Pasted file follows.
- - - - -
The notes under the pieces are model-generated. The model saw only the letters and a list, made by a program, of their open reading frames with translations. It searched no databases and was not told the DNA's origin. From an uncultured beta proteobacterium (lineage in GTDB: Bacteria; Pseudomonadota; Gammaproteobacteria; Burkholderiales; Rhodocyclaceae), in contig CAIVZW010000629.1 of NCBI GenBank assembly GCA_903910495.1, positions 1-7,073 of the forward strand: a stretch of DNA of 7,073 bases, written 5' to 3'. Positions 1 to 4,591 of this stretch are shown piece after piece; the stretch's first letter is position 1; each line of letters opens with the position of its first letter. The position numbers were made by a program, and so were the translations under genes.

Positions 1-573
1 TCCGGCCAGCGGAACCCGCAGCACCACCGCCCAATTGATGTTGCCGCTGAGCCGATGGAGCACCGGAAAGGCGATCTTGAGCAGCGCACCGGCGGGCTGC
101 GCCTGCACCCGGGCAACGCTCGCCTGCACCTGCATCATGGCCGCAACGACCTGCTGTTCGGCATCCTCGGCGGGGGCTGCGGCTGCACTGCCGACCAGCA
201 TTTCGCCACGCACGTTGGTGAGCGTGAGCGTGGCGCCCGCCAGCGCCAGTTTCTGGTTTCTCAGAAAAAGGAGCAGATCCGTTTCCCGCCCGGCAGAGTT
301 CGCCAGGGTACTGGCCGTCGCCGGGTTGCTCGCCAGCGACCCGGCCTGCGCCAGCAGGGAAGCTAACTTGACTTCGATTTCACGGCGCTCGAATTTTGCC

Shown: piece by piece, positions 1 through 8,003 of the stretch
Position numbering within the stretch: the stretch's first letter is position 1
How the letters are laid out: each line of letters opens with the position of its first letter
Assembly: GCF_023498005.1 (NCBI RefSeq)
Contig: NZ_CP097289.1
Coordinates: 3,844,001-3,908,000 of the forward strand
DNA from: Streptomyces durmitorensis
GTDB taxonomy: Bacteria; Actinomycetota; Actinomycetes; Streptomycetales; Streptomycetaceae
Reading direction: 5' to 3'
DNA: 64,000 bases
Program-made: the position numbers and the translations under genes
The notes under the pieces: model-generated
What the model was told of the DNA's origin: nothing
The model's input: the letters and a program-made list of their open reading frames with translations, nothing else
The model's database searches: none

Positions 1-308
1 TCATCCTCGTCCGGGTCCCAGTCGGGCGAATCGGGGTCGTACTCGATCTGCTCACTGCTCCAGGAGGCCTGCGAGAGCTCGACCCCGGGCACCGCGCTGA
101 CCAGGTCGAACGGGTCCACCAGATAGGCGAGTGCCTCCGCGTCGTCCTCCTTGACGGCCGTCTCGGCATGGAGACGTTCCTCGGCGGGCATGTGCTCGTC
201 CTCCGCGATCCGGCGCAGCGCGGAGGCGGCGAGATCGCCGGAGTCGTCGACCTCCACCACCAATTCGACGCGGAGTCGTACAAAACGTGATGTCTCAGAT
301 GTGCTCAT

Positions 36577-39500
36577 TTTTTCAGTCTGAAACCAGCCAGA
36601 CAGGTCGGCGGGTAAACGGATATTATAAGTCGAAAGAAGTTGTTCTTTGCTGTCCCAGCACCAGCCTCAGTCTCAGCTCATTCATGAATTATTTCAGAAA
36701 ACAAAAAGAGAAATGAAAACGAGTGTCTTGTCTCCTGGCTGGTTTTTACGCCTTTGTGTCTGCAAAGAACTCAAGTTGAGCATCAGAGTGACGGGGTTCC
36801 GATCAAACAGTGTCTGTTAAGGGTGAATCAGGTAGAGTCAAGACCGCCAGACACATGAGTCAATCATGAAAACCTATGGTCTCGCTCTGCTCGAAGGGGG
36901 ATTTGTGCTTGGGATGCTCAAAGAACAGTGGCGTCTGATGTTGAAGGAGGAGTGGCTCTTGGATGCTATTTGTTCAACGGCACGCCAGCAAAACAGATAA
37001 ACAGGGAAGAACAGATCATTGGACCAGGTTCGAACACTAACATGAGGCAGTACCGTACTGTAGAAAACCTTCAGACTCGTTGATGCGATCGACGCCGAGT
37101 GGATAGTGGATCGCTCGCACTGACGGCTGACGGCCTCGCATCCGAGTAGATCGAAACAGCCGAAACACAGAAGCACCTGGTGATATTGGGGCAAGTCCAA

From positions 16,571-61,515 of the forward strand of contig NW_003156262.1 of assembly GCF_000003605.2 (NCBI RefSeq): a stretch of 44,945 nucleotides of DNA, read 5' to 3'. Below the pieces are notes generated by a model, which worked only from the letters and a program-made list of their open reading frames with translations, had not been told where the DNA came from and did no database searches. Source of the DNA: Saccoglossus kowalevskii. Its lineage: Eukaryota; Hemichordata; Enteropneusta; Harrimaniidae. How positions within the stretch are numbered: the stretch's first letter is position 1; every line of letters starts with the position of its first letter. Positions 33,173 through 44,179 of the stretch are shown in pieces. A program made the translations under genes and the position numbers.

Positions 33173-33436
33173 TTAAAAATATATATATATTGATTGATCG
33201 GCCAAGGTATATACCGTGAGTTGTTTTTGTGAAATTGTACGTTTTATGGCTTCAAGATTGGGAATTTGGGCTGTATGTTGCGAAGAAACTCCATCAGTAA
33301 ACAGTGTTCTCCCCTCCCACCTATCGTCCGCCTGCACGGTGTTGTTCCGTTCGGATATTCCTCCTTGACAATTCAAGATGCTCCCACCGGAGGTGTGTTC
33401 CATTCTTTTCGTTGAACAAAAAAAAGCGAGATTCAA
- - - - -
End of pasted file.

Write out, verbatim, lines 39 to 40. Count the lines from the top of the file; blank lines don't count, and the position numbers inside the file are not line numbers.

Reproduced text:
33301 ACAGTGTTCTCCCCTCCCACCTATCGTCCGCCTGCACGGTGTTGTTCCGTTCGGATATTCCTCCTTGACAATTCAAGATGCTCCCACCGGAGGTGTGTTC
33401 CATTCTTTTCGTTGAACAAAAAAAAGCGAGATTCAA